Following a ruling from the Kentucky attorney general’s office, Louisville-Jefferson County Metro Government has released the names of the individuals who evaluated and made final recommendations to the city regarding who should be allowed to develop multimillion-dollar projects on two city-owned properties, Heritage West in Russell and the Urban Government Center in Paristown Pointe.

The evaluation panels for both sites included four residents and five city employees. Ultimately, the social services organization Louisville Urban League was chosen to develop a $30 million indoor track and field athletic facilityat the 24-acre Heritage West, and for-profit development company The Marian Group was picked to develop a mixed-use project that includes housing, a hotel and commercial space, along other things, at the 12-acre Urban Government Center.

The panel for the Heritage West site included:

  • Bonnie Cole, president of the Shawnee Neighborhood Association
  • Bill Gatewood, executive director of the Metro Housing Resource Center
  • Vanessa Lackey, president of the Westover Neighborhood Association
  • Gary Watrous, secretary of neighborhood association Portland NOW Inc.
  • Jeana Dunlap, director of redevelopment strategies for Louisville Forward
  • Laura Grabowski, director of the Vacant and Public Property Administration for Develop Louisville
  • Scott Herrmann, director of economic development for Louisville Forward
  • Aaron Jackson, director of finance for Louisville-Jefferson County Metro Government
  • Allison Smith, brownfields program manager for Develop Louisville

The panel for the Urban Government Center site included:

  • Lizabeth Calenberg, a resident of German Paristown
  • Mary Hardesty, secretary of the German Paristown Neighborhood Association
  • Debbie Hoblitzell, a resident of Paristown Pointe
  • Chuck Woodall, president of the Original Highlands Neighborhood Association
  • Deborah Bilitski, former director of Develop Louisville
  • Gabe Fritz, director of the Office of Housing and Community Development
  • Daniel Frockt, CFO for Louisville-Jefferson County Metro Government
  • Gretchen Milliken, director of Advanced Planning
  • Allison Smith, brownfields program manager for Develop Louisville

The city released the names after Assistant Attorney General Matt James ruled this week that Louisville-Jefferson County Metro Government violated the state open meetings act when the panel made up of previously unidentified members hosted closed-door meetings to evaluating proposals for the Heritage West site; he ruled that the panel was a public agency. The ruling came after WDRB News asked Attorney General Andy Beshear to decide whether the panel is a public body and should have held public meetings.

“Louisville Metro Government believes in transparency, and we have said from the start that we would release the evaluation panel names. Today we are releasing the names of the community and Metro Government employees who sat on the evaluation panels for the Heritage West and the Urban Government Center projects,” said Jessica Wethington, spokeswoman for Louisville Forward, the city’s economic development arm that was leading the effort to find developers for the two sites.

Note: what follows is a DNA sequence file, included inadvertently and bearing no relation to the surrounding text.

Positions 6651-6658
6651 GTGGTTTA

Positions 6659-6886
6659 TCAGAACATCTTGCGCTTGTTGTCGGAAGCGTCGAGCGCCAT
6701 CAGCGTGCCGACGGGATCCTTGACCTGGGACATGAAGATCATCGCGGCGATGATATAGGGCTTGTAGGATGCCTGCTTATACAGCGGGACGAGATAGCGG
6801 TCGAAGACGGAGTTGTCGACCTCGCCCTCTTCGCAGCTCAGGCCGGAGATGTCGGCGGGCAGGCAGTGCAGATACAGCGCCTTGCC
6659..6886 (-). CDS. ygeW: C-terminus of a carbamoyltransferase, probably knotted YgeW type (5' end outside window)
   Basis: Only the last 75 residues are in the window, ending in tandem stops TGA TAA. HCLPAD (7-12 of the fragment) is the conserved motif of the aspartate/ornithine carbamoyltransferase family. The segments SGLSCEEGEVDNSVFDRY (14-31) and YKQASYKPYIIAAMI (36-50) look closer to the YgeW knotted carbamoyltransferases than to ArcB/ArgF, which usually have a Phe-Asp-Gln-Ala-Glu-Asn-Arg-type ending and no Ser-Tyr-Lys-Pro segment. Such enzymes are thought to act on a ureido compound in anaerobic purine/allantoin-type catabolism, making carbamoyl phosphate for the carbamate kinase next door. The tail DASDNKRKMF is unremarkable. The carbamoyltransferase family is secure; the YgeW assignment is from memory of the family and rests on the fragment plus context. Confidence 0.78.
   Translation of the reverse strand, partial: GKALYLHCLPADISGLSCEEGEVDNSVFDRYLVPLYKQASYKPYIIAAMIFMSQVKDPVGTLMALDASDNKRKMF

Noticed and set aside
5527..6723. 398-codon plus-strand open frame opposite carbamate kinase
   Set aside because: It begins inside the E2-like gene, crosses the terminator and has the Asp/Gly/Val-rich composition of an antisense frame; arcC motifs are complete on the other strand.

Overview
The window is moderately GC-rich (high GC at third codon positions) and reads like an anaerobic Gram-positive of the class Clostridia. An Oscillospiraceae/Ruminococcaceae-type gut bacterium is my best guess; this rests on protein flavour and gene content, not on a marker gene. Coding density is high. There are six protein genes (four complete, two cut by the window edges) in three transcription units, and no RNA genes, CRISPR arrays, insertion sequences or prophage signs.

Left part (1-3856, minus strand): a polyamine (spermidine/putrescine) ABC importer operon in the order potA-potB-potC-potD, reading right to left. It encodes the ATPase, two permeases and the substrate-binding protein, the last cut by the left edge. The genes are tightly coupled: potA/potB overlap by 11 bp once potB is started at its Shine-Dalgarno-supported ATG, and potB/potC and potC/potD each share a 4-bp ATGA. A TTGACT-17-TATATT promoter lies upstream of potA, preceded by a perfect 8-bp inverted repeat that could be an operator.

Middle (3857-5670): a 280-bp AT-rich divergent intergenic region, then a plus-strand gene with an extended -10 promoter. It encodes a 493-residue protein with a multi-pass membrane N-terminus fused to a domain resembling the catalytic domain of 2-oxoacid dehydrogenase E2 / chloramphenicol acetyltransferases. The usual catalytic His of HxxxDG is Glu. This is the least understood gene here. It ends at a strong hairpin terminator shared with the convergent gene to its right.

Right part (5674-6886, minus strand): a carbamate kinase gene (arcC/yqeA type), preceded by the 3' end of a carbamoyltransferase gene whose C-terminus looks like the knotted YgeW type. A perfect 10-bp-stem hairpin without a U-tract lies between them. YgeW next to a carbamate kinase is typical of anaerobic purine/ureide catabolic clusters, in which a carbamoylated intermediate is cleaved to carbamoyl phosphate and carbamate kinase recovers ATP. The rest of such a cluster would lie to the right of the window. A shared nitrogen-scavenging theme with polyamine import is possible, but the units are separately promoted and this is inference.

“As stated in the Solicitations of Interest and other public documents, these evaluation panels made recommendations to Louisville Metro Government for subsequent consideration and decision making by Metro leaders,” Wehtington continued. “The City, in conjunction with the County Attorney’s office, is evaluating the remainder of the opinion and will address future aspects of the opinion as necessary.”

The city also have declined to release evaluation sheets by which the different development proposals were rated, and it is unclear if those will be released as a result of James’ decision.

Residents have expressed mixed emotions about the city’s decision to negotiate with The Marian Group regarding development of the Urban Government Center. The negotiations talks have remained private, and it is unclear when the city and The Marian Group will reach a final agreement.

The city has not signed a final agreement with the Louisville Urban League related the Heritage West site either.

The process surrounding the prospective development of both sites is new for the city. Rather than having developers come to the city, the city asked developers to submit their proposed plans for how to develop the two sites. The city made the proposals public and hosted public input sessions for residents to weigh in on what they liked and didn’t like about the various developers’ proposals.

After that, the evaluation panels were formed to take a deeper look at each proposals and make a final recommendation to the city.

Source: Here’s who served on evaluation panels for Heritage West and the Urban Government Center – Insider Louisville